The meaning of old age has changed radically in my lifetime. People are living longer and some of us will remain healthy at an age when previous generations would have expected to be infirm or dependent. At the same time, the number of older people with dementia is rising, contributing to a narrative in which age is more than ever something to be feared or denied. Popular culture encourages women to start worrying about the signs of ageing in their twenties, creating a situation in which adults could spend most of their lives fretting over the gradual loss of youth. Wrinkles? Cellulite? It’s never too early to contemplate that first facelift, at least if you happen to be a reader of one of the biggest-selling newspapers in the UK.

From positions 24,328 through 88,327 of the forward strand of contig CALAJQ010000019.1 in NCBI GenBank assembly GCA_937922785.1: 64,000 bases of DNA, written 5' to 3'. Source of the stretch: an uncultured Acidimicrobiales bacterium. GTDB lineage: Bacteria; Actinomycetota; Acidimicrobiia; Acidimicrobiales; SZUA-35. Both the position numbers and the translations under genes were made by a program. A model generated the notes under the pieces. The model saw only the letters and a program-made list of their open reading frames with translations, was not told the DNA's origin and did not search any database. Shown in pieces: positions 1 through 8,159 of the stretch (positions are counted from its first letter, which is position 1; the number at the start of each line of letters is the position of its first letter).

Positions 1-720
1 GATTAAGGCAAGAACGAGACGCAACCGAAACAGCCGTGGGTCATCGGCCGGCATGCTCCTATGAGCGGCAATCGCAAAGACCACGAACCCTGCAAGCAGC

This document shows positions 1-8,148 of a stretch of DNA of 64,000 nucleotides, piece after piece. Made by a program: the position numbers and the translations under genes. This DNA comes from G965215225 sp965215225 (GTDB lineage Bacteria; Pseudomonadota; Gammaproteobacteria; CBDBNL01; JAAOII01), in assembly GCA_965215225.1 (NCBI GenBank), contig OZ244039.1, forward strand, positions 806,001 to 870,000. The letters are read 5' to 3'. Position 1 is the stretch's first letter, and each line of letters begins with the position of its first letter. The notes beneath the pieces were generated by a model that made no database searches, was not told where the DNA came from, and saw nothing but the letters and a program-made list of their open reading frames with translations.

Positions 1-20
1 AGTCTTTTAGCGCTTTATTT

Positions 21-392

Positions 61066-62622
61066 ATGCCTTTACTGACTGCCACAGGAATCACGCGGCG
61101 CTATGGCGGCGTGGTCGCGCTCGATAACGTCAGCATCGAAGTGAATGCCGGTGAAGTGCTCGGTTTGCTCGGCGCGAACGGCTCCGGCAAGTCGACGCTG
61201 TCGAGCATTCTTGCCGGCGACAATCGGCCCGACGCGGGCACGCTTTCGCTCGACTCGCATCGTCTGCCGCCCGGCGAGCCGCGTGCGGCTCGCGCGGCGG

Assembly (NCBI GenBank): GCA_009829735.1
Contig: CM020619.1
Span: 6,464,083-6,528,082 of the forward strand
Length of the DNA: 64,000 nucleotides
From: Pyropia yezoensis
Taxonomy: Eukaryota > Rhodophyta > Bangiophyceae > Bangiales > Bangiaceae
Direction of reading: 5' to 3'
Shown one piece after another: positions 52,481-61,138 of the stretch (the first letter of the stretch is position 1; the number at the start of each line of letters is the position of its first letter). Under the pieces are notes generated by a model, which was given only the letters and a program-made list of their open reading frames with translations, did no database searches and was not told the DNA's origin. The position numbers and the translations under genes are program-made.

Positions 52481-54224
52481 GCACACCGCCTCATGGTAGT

This is not a logical response to the prospect of living longer and staying healthier than most of our ancestors. But there are so many paradoxes around the subject of growing older that it is hard to know where to begin. Lynne Segal makes an informed and thoughtful attempt in